What's more typical of our population is xenophobia. It is defined as distrust, fear, in the worst cases hatred of everything unknown, and in a figurative sense fear and distrust of foreigners. Economic factors or cultural differences are identified as the primary causes of racism and xenophobia. On the basis of economic factors, people on the lower rungs of the social ladder, or people fearing for their position, for example in times of economic crisis, are most affected by xenophobia. Cultural aspects, in turn, point to the difference between ethnic minorities and the majority society. Finally, a third theory sees the cause of racism and xenophobia in the problems of modern and postmodern times, which take away people's identity. This is where we come to a vicious circle. The cause of xenophobia can also be immigrants or the desire to maintain hierarchy in society. In short, anything 'other' can be the cause.
The symbol of Czech democracy is the First Republic, meaning the time period, which is often referred to as our golden age. However, we are often unaware of the shortcomings of the democratic system at that time.
Czech Television is currently broadcasting a rerun of the series The First Republic. It is only a few weeks since one of the cult episodes was devoted to gypsies. And even here, it was already visible how the mere employment of gypsies on a farm in exchange for food stirred up waves of discontent in one family. Already during the First Republic, when our country was on the brink of historical change and people were looking forward to "freedom", democracy and liberty, there were prejudices. Back then, it was only that "gypsies steal and are witches", and no one understood their nomadic way of life. Today, the convention is different. We tend to generalize. To lump people together. We generalize from one bad experience. And that's what we're left with from the past.
Yet history says otherwise.
Could it be the "small nation syndrome"?
We don't even have to go far to see a difference. Why are we Czechs so scared, and of what? Is it the syndrome of a small, very talented but often historically oppressed nation? Is it the fear of actually ending up as a mere transit point for Europe? Or am I too far gone and is this a case of the pot calling the kettle black?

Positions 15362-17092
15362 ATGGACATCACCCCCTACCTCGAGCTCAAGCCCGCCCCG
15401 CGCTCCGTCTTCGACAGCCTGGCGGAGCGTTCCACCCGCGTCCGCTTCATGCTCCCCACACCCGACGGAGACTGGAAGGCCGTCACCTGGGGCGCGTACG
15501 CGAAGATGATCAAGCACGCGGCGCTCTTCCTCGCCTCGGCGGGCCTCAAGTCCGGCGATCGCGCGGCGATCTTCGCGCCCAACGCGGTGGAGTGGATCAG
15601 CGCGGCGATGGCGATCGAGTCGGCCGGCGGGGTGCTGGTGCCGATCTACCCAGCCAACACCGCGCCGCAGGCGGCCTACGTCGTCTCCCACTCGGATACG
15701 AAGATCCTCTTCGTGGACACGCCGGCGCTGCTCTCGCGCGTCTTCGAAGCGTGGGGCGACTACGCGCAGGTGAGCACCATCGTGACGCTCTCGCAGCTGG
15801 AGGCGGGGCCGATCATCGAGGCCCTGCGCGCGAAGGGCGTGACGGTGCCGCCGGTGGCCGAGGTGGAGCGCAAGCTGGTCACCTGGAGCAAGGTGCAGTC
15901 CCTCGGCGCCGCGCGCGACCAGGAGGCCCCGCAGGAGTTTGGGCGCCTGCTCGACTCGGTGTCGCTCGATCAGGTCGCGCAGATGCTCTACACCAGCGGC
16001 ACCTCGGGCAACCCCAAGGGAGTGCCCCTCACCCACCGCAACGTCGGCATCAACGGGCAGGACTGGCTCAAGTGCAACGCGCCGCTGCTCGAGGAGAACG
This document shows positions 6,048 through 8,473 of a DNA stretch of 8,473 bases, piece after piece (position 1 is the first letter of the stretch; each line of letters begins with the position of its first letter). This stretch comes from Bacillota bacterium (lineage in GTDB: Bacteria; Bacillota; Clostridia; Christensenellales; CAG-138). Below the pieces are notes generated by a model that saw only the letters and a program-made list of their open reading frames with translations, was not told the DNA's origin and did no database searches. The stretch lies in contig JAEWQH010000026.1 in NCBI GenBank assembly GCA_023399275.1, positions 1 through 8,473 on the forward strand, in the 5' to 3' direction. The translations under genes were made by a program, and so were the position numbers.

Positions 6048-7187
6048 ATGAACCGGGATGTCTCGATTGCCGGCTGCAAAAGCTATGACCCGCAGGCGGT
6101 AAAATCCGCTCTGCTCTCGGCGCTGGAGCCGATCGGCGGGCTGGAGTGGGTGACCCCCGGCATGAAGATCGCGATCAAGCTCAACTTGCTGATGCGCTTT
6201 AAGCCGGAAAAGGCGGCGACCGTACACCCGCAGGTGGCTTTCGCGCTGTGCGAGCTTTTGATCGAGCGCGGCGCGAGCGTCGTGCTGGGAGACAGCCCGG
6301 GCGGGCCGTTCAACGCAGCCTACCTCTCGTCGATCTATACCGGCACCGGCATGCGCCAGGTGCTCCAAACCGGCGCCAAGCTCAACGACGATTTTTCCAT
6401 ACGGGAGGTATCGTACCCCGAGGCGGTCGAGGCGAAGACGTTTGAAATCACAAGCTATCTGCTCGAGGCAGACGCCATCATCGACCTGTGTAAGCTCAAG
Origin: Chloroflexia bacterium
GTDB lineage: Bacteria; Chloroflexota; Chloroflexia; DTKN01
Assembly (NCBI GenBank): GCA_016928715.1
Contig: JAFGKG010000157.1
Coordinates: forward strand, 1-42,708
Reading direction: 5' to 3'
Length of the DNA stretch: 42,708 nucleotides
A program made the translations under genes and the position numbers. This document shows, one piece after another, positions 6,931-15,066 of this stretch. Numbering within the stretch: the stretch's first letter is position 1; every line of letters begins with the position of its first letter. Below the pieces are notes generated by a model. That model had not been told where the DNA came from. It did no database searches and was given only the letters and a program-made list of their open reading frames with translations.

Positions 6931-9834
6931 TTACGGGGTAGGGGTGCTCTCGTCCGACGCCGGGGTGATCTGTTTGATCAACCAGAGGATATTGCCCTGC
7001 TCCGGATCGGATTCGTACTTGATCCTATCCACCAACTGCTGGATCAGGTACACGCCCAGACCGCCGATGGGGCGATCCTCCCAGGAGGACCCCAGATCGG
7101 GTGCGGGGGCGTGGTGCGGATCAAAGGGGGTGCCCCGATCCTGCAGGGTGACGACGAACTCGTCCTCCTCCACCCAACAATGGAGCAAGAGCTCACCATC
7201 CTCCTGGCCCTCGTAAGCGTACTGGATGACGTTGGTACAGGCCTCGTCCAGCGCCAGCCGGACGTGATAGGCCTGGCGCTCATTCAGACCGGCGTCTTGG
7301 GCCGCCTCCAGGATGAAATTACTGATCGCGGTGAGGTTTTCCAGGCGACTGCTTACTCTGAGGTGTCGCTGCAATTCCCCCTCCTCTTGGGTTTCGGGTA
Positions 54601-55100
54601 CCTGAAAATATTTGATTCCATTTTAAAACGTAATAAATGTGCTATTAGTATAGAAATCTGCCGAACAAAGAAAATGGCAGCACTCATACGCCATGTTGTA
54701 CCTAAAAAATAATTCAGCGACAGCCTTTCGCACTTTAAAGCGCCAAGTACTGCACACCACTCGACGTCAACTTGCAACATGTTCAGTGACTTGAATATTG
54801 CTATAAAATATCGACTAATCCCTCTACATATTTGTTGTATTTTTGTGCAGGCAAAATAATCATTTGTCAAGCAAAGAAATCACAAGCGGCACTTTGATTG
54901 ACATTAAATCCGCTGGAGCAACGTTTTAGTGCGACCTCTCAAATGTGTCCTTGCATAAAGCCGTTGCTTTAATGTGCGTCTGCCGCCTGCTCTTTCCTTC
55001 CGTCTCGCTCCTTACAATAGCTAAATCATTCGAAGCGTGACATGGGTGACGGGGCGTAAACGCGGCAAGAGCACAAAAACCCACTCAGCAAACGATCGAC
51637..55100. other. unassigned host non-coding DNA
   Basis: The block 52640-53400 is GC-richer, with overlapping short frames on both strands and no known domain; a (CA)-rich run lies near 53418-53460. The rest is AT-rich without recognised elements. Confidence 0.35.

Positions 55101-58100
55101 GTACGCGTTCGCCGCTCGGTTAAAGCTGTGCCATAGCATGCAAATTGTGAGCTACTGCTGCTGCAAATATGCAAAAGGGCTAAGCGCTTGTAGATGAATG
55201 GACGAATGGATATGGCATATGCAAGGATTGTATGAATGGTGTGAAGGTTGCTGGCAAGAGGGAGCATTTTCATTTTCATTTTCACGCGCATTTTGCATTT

If we look to our neighbours, I mean neighbouring countries, we would find an example of just the opposite. For example, England, the Netherlands or France - "multi-culture" is perfectly normal in all of them. Of course, these are colonizers, but that is no excuse. In cosmopolitan countries, or better still, cosmopolitan and multicultural cities, ethnic minorities live side by side without any problems. People have got used to it and find it perfectly normal.
Here, we have not got used to it yet, and getting used to it feels difficult for us. In our country, these "other cultures" are not only people of other ethnicities, but also minorities such as Slovaks, Poles, Russians, as well as Vietnamese, Ukrainians and many others. Interestingly, it is the people closest to us who often encounter less tolerance than, for example, the English or the Americans. Yet we could also take inspiration from our history - everything unknown used to be attractive, new, undiscovered.
Models popular by ethnicity?
And instead of getting more modern in our opinions in these modern times, somehow we are stagnating, or even regressing, retarding. In the coming weeks, LP-Life will look at whether we have foreigners in our public services, how do they live, what problems they face. Do we have foreigners working as doctors? Firefighters? Police officers? We’ll look at ethnic differences and explore fashion with its differences in colour, not just skin colour, but clothing, colour typology. We're going to look into the issue of relationships between members of other nationalities. We will go over why people don't click on black people in the thumbnail, or why models of other ethnicities are completely overlooked in our country compared to European or American women. Moreover, people's internet behaviour towards other ethnicities is a completely new - and very serious and dangerous - phenomenon. Under the cloak of anonymity, we are far more "open". I mean, our mouths are...
All in all, our excursion will deal with what should be natural for us - tolerance, understanding and politeness.
In conclusion, let’s all be natural. Let’s respect what we and the others were born with. And be polite. And read LP-life!
References: geografie.cz, thecut.com, migraceonline.cz, irozhlas.cz, iDnes, MAYER, N. (1996): Une approche psycho-politique du racisme. Revue francaise de sociologie, c. 37, s. 419-438.